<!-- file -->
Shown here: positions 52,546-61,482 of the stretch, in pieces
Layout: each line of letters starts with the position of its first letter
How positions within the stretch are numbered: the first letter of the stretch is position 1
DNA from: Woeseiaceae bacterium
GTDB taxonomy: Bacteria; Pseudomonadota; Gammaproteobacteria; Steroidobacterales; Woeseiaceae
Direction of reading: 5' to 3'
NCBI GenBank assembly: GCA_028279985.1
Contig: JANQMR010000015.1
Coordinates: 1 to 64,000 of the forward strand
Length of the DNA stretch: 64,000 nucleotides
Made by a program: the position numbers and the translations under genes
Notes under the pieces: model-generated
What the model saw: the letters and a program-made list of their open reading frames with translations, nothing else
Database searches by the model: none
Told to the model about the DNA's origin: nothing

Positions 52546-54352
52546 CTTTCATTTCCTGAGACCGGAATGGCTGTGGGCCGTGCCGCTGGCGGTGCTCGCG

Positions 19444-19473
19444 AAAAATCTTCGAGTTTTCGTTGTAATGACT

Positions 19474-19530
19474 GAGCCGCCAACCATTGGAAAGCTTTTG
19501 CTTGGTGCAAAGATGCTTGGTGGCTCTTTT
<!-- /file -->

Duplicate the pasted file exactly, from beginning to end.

Shown here: positions 52,546-61,482 of the stretch, in pieces
Layout: each line of letters starts with the position of its first letter
How positions within the stretch are numbered: the first letter of the stretch is position 1
DNA from: Woeseiaceae bacterium
GTDB taxonomy: Bacteria; Pseudomonadota; Gammaproteobacteria; Steroidobacterales; Woeseiaceae
Direction of reading: 5' to 3'
NCBI GenBank assembly: GCA_028279985.1
Contig: JANQMR010000015.1
Coordinates: 1 to 64,000 of the forward strand
Length of the DNA stretch: 64,000 nucleotides
Made by a program: the position numbers and the translations under genes
Notes under the pieces: model-generated
What the model saw: the letters and a program-made list of their open reading frames with translations, nothing else
Database searches by the model: none
Told to the model about the DNA's origin: nothing

Positions 52546-54352
52546 CTTTCATTTCCTGAGACCGGAATGGCTGTGGGCCGTGCCGCTGGCGGTGCTCGCG

Positions 19444-19473
19444 AAAAATCTTCGAGTTTTCGTTGTAATGACT

Positions 19474-19530
19474 GAGCCGCCAACCATTGGAAAGCTTTTG
19501 CTTGGTGCAAAGATGCTTGGTGGCTCTTTT